A Wolt courier

US food delivery giant DoorDash has been hunting around Europe for competitors to buy for months, and it’s finally picked one: Finland’s Wolt. 

Today, the two businesses are announcing that DoorDash has acquired Wolt in an all-stock transaction for €7bn. 

That’s a solid outcome for the Helsinki-based scaleup. British competitor Deliveroo was valued at around £7.6bn when it listed on the London stock exchange in May this year, although its share price subsequently plummeted and it’s currently valued at £5bn. JustEat, another UK-based food delivery behemoth, was acquired by Amsterdam-based Takeaway.com in a deal worth $7.3bn in 2020. 

Wolt, which was founded in 2014, was a pioneer in the European food delivery sector. It has over 4,000 employees and operates in 23 companies. 

“Frankly speaking, if you had asked me a few months ago, I would have said we would rather compete [against DoorDash]. I just saw that we can do so much more together”

Like many of its competitors, Wolt saw business boom during the pandemic, jumping from 700 employees and €87m in turnover in 2019 to 2,200 employees and $345m in revenue in 2020. 

It has also been exploring the super-hot grocery delivery sector, experimenting with a handful of “dark stores” in Finland and signing partnerships with big and small food retailers across Europe.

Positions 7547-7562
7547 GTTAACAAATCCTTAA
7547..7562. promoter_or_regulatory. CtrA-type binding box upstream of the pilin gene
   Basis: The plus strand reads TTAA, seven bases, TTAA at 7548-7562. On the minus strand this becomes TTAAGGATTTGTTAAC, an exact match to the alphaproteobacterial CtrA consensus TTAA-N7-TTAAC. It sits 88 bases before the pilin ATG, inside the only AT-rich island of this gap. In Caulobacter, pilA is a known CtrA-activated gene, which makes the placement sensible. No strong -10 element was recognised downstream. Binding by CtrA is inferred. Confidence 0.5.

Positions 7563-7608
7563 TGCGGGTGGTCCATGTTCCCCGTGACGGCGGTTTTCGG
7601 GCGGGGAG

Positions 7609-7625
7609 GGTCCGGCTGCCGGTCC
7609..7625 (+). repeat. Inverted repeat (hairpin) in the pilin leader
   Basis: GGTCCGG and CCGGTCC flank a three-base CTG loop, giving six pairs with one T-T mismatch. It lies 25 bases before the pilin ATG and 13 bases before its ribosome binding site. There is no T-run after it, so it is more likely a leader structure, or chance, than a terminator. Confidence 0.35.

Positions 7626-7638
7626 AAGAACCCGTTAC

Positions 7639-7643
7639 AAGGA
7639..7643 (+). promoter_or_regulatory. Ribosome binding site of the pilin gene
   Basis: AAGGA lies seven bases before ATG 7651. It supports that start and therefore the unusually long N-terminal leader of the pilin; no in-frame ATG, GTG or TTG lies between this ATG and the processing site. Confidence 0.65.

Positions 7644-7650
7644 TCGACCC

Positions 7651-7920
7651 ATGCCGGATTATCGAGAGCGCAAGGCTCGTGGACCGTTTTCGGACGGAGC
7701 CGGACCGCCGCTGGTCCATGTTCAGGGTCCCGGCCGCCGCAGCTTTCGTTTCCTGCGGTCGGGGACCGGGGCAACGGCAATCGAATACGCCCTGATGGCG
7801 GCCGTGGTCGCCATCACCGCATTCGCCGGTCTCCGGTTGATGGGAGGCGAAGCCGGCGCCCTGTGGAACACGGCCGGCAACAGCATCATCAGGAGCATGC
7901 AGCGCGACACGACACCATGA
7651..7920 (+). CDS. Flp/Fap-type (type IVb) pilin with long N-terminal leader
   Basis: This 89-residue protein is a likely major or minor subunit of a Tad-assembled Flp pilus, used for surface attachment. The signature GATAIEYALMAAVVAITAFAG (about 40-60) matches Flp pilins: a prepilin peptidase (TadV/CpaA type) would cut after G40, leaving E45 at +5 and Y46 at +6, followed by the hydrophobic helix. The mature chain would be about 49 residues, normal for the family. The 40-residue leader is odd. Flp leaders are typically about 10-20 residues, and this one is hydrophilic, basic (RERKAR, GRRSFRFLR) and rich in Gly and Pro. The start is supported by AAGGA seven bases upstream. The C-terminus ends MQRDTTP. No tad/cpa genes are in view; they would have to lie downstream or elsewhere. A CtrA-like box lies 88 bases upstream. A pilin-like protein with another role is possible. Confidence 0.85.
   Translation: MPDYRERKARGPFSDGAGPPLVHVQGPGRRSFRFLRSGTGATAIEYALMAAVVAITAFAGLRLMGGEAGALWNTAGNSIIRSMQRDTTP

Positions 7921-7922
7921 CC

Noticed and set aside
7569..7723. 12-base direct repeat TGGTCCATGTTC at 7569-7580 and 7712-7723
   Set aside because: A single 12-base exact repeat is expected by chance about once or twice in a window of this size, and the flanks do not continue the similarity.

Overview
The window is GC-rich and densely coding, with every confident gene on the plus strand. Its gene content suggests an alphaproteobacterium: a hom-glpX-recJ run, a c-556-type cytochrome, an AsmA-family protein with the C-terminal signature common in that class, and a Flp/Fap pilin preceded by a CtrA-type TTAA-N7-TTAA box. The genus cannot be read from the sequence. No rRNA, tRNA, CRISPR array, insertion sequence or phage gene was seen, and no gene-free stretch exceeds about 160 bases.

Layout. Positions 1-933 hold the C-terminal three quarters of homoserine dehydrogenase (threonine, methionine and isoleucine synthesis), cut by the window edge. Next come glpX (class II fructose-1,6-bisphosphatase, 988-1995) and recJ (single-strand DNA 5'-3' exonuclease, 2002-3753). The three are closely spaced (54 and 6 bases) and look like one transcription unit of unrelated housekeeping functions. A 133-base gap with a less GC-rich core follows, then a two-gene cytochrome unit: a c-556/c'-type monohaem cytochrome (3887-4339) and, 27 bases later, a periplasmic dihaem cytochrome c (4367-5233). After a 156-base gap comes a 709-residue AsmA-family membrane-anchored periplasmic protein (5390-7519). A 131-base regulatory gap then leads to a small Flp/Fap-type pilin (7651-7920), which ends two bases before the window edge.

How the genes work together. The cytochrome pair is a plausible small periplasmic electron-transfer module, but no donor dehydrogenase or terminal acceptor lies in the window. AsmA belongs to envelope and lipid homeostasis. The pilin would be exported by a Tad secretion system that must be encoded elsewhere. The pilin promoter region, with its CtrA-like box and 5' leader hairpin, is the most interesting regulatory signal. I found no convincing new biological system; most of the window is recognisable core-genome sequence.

What about that float?

Last time Sifted spoke to Miki Kuusi, Wolt’s cofounder and chief executive, the endgame was an initial public offering (IPO). “We started the readiness process after the last round,” he told us back in January, when Wolt announced a $530m investment led by ICONIQ Growth. 

In conversation with the FT this week, Kuusi said: “Frankly speaking, if you had asked me a few months ago, I would have said we would rather compete [against DoorDash]. 

“I just saw that we can do so much more together, because ultimately, we’ve always been an underdog company that came from a difficult home market.”

If the acquisition goes through, Kuusi will run DoorDash International and expand the joint business into new markets. He will report to DoorDash boss Tony Xu.

A spicy market

This acquisition is just the latest in a frenzied market, in which several better-capitalised food delivery companies are snapping up — or investing in — smaller or younger businesses.

Earlier this week, US-based Gopuff formally announced its expansion into the UK via its acquisitions of Dija and Fancy. 

DoorDash is also reported to be investing $400m into Flink, a Berlin-based super-fast grocery delivery startup, as part of a $600m Series B round expected to close this week. 

Meanwhile, Germany’s Delivery Hero invested $235m into speedy grocery upstart Gorillas as part of a $1bn Series C round in October.

Amy Lewin is Sifted’s deputy editor. She covers VC, foodtech and diversity in tech, coauthors the Startup Life newsletter and tweets from @amyrlewin

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